David Argente, Salome Baslandze, Douglas Hanley, Sara Moreira, 28 May 2020

Patents are at the heart of policies designed to incentivise innovation and productivity growth. In recent years however, while patent activity has skyrocketed, innovation and productivity growth have not. This column collects data on product innovations and links those to their respective patent. While patent filings are found to be followed by product innovations overall, this relationship is much stronger for firms with lower market share.

Dany Bahar, Raj Choudhury, Hillel Rapoport, 28 February 2020

There is considerable historical and contemporary evidence of the linkages between skilled migration and innovation, suggesting that one of the most important engines of economic growth stands to be strongly negatively affected by the growing backlash against migration around the world. Based on a 95-country sample spanning several decades, this column shows that migrant inventors play an important role in shaping the patent production of their destination countries. Arguably, these dynamics – driven by migrant inventors – can also affect broader economic outcomes, given the secondary effects of patenting and innovation on productivity and firm performance.

Michele Pezzoni, Reinhilde Veugelers, Fabiana Visentin, 03 September 2019

The diffusion of novel technologies plays a crucial role in stimulating economic growth, but when a novel technology appears it is difficult to predict its later diffusion trajectory in terms of follow-on inventions. This column shows how the antecedents of a novel technology characterise its diffusion pattern by identifying the diffusion trajectories for a large sample of novel technologies using large-scale patent information. Riskier types of novel technologies, while having a larger technological impact, are taken up more slowly.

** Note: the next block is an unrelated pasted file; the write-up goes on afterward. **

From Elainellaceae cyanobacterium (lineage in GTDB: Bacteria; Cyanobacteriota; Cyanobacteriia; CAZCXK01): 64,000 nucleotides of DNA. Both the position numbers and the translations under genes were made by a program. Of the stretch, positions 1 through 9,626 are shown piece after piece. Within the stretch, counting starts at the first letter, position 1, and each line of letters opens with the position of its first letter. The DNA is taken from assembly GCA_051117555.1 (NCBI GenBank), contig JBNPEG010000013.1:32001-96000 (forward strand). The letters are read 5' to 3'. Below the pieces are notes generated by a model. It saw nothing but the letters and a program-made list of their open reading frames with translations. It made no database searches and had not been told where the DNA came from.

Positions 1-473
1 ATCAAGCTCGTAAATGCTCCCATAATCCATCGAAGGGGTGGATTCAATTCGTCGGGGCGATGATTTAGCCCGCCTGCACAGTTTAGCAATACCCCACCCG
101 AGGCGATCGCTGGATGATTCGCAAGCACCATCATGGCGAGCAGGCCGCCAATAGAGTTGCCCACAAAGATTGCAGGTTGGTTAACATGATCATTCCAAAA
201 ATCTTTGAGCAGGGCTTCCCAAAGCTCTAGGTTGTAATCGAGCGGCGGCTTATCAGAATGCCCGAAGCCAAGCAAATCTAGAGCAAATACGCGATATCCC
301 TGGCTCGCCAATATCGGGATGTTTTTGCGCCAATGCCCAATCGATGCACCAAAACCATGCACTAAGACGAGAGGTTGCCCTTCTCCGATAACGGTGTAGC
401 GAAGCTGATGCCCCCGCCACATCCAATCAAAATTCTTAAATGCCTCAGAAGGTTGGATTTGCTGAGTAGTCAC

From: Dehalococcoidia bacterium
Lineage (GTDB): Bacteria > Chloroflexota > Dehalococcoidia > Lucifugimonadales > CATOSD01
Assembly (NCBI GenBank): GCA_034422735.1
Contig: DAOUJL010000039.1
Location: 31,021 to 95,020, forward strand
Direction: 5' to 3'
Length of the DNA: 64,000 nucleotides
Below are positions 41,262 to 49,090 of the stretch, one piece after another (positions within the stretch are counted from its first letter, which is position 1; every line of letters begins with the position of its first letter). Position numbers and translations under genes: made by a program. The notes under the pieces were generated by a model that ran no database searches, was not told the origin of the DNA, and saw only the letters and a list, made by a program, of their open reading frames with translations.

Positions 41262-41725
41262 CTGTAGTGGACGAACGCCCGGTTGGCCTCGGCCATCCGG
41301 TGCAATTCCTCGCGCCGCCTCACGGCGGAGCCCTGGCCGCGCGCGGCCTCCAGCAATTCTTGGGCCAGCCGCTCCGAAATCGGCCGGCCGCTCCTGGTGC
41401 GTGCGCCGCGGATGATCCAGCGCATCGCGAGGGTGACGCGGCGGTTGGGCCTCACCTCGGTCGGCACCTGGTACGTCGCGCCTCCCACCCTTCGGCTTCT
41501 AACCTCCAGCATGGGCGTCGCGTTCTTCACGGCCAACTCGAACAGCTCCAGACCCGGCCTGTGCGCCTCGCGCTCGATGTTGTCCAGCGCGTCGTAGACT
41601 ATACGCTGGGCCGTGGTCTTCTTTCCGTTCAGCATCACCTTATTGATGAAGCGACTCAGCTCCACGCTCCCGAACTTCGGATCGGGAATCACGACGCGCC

Ufuk Akcigit, Sina T. Ates, 04 July 2019

The US economy has witnessed a number of striking trends that indicate rising market concentration and a slowdown in business dynamism in recent decades. This column uses a micro-founded model of endogenous firm dynamics to show that a decline in the intensity of knowledge diffusion from frontier firms to laggard ones plays a key role in the observed shifts. It presents new evidence on higher concentration of patenting in the hands of firms with the largest stock that corroborates declining knowledge diffusion in the economy. 

Martin Watzinger, Monika Schnitzer, 21 June 2019

The role of science is the subject of controversial debate in the academic literature and public discourse. This column studies US patents to establish three new facts about the relationship between science and the value of private-sector inventions. First, patents building on science are on average $2.9 million more valuable than patents unrelated to science. Second, the novelty of patents predicts their value in a similar way as their science content does. Third, science-based patents are more novel. Taken together, these observations show that science introduces new concepts that are valuable for marketplace inventions.

Johannes Eugster, Giang Ho, Florence Jaumotte, Roberto Piazza, 12 June 2019

Technology diffusion to emerging markets helps share growth potential across countries and lift global living standards. Using a global patent citation dataset, this column estimates the magnitude and impact of international knowledge and technology diffusion, as well as the role that globalisation has played. In emerging markets, knowledge flows have increased innovation and productivity. Competition from emerging markets benefits global innovation.

Sadao Nagaoka, 15 May 2019